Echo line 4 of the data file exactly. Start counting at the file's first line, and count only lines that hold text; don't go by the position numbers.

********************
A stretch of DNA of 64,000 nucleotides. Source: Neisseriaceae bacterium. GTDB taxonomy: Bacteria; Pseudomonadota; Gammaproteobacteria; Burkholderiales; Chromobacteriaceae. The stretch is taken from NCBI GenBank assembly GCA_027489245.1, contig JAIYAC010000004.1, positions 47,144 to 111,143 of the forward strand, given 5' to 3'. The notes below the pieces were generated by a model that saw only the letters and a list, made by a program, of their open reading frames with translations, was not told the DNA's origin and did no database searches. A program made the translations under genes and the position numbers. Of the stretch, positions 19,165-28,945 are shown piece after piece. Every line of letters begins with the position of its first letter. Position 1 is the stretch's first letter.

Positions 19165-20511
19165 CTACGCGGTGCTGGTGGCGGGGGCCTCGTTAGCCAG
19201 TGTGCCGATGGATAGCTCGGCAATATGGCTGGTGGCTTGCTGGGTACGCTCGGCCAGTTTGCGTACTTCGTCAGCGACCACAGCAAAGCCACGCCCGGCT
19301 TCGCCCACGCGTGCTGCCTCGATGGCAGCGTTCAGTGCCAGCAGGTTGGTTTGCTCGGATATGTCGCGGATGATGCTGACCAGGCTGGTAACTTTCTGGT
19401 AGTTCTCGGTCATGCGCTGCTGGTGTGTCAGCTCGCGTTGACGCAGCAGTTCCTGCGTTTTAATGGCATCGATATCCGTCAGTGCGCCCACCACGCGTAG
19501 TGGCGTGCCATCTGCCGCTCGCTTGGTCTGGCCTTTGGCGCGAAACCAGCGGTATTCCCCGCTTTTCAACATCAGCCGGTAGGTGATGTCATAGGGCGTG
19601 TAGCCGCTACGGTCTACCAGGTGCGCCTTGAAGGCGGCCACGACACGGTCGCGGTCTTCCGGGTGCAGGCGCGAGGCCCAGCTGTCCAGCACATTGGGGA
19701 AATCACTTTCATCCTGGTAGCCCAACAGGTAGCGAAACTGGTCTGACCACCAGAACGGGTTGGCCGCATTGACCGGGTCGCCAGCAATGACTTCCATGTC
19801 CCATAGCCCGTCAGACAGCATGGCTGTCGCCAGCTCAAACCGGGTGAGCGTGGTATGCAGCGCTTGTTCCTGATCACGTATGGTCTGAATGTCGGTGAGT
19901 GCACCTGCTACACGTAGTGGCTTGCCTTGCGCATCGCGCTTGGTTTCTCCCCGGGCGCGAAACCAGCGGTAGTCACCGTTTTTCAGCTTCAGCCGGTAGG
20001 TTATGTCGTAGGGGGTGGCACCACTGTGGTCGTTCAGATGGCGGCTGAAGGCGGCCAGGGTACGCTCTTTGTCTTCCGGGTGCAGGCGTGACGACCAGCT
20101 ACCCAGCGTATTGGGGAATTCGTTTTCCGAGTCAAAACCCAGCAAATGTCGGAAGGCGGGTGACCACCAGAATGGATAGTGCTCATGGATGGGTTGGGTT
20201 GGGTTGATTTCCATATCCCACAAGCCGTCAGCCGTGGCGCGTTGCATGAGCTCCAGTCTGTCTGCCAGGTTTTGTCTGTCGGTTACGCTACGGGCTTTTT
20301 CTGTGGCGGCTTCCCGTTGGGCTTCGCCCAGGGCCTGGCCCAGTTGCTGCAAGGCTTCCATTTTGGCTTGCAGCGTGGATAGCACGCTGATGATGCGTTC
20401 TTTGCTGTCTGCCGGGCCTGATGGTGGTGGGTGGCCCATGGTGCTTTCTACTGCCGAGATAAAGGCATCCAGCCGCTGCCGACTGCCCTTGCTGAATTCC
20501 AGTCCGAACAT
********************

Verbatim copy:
19201 TGTGCCGATGGATAGCTCGGCAATATGGCTGGTGGCTTGCTGGGTACGCTCGGCCAGTTTGCGTACTTCGTCAGCGACCACAGCAAAGCCACGCCCGGCT